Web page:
How Does Alcohol Impact Sleep?
We’re taking a look at the science behind alcohol’s interaction with your body, and how it impacts your sleep.
If you’ve ever consumed alcohol, you know that it tends to slow everything down. It’s a Central Nervous System depressant, which means your inhibitions are relaxed, reaction times become longer, and motor skills are impaired. But while it can make you feel sleepy, it doesn’t necessarily help with sleep.
It can affect your sleep cycle
One of the ways that alcohol impacts sleep is by interfering with the normal sleep cycle. Here’s how it works: The sleep cycle is divided into two main stages—rapid eye movement (REM) sleep and non-REM sleep. REM sleep is associated with dreaming and is considered the most restorative stage of sleep. Non-REM sleep is divided into three stages, with the first two being considered light sleep and the third stage being considered deep sleep. Alcohol consumption can disrupt the progression through these stages, leading to more time in the shallow, less restful sleep stages. According to PsychCentral, “Following alcohol consumption, REM sleep is inhibited. Alcohol can increase the quantity of non-REM sleep during the first half of the night, but it decreases REM sleep in the second half.”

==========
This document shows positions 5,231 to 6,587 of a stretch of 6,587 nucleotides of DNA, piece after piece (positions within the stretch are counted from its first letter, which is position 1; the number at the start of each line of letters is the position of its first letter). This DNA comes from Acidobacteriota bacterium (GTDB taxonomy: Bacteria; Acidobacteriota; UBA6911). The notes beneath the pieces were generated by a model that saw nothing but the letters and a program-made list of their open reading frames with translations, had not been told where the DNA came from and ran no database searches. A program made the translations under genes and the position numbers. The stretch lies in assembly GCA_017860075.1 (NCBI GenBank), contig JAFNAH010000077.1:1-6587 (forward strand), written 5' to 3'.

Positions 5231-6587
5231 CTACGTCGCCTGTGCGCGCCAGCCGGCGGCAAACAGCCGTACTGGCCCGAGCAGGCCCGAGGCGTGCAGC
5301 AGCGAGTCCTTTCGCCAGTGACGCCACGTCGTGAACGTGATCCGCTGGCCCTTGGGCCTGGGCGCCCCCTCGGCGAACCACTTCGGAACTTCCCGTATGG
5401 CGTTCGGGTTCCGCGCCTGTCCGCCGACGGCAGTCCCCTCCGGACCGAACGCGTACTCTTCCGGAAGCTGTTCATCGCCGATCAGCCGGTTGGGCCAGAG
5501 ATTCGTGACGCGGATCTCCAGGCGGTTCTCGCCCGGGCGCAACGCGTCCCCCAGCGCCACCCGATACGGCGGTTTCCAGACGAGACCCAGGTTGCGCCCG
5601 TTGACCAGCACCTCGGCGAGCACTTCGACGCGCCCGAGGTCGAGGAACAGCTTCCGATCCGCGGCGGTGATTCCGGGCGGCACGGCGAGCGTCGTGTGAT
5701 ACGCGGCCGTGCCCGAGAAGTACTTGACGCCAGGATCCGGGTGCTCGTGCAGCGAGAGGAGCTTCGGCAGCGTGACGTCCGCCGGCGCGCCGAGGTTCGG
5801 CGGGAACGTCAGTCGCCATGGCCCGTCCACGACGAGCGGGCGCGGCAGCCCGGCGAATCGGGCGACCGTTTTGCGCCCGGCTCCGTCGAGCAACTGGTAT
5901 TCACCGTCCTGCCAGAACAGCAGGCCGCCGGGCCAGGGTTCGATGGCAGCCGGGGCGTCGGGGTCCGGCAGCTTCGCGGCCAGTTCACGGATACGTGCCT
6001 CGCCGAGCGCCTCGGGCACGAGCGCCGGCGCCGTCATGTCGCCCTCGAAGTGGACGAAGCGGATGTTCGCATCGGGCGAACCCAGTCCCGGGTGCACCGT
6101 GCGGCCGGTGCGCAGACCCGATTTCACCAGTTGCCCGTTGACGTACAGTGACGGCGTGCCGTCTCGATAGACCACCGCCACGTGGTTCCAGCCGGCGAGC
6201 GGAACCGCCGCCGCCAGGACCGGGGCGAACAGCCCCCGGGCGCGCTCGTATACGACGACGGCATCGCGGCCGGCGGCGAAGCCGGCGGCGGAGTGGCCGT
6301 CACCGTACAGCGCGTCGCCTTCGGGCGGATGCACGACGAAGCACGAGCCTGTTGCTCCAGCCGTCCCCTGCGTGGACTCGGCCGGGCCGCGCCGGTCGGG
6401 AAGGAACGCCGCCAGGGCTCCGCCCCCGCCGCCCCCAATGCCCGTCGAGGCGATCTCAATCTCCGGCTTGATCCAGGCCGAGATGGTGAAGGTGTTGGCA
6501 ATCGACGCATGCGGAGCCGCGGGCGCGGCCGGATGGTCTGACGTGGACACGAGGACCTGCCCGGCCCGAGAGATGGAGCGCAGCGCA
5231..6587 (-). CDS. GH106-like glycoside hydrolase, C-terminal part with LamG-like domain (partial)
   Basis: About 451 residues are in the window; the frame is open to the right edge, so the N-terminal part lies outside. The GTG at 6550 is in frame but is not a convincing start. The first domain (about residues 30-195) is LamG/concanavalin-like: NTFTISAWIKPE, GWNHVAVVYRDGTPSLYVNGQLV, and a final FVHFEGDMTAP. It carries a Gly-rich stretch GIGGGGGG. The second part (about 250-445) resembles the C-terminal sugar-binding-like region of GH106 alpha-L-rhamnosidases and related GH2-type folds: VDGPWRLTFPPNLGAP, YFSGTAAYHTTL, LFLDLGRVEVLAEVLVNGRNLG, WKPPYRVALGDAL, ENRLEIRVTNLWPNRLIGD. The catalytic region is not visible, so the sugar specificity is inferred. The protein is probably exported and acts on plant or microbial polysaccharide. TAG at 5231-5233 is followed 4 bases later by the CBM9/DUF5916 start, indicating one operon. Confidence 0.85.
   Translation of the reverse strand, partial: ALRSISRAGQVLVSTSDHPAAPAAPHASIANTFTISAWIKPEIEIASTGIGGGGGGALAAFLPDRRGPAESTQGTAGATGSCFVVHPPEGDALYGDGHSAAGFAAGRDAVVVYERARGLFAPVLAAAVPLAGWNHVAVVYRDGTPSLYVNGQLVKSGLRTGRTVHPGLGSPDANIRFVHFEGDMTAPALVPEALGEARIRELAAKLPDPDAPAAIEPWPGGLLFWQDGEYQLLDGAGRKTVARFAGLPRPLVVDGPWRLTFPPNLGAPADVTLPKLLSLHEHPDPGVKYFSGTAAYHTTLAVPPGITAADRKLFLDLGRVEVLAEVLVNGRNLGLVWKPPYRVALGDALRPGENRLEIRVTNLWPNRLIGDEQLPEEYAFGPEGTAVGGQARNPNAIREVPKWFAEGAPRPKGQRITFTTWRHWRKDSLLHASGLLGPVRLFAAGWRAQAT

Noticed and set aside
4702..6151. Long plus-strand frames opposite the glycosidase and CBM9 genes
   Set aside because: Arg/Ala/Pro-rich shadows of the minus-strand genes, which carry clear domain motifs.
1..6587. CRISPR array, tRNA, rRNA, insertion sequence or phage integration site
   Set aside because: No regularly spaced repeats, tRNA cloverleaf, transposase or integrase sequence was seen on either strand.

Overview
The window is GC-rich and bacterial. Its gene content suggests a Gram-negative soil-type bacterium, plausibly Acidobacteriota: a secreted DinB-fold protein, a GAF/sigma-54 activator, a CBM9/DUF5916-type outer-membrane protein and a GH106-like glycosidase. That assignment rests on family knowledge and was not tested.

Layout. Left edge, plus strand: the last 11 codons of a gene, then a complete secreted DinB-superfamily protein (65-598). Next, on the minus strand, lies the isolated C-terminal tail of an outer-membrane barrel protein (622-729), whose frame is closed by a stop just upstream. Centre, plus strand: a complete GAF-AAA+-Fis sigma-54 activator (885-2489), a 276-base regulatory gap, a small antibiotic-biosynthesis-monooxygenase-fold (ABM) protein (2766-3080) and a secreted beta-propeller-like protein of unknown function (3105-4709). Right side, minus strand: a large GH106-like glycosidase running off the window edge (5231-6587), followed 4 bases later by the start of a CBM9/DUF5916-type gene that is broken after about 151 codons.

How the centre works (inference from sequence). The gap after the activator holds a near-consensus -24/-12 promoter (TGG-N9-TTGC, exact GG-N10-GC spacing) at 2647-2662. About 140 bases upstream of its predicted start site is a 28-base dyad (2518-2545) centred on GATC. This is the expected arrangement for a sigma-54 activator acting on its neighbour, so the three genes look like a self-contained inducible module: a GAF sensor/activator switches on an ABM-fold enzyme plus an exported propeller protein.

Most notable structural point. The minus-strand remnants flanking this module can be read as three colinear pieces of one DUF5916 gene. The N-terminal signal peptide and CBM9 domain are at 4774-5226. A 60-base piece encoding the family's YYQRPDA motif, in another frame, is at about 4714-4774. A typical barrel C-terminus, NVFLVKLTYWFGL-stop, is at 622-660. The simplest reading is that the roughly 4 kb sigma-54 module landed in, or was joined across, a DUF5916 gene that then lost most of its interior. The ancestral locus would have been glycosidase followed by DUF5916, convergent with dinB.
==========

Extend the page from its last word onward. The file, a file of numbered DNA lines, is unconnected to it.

Strangely enough, alcohol can also act as a stimulant in your bloodstream later in the night. In an article in the New York Times, Dr. Jennifer Martin of UCLA said alcohol is, “initially sedating, but as it’s metabolized, it’s very activating.” At that point, “Your brain kicks into overdrive. You may toss and turn as your body undergoes a rebound arousal.” Not ideal for sleep.
It can increase night-time awakenings
According to Sleep Foundation, “As liver enzymes metabolize the alcohol during the night and the blood alcohol level decreases…individuals are more likely to experience sleep disruptions.” This is partly due to the increase in more shallow sleep, when the body is more likely to be awakened. But alcohol can also lead to sleep-disruptive behaviors like snoring (caused by the relaxation of the muscles in the throat) and sleep apnea (a more serious condition in which the airway is completely blocked). Both snoring and sleep apnea can cause you to wake up frequently throughout the night, leading to feelings of fatigue and grogginess the next day.
It can cause nightmares
Research has shown that alcohol consumption is associated with an increased likelihood of nightmares and other “parasomnias”, such as sleepwalking and night terrors. These disturbances can be disruptive to sleep and can lead to feelings of anxiety and distress, worsening sleep further.
If you're having trouble sleeping, alcohol might not be the answer. Consider whether alcohol consumption might even be playing a role and to talk to your doctor about strategies for addressing any sleep-related issues. If you’re experiencing sleep difficulties and want a natural way to help your body rest and recover, try Dream Powder, our best selling hot cocoa for sleep with 5 powerful natural sleep ingredients.
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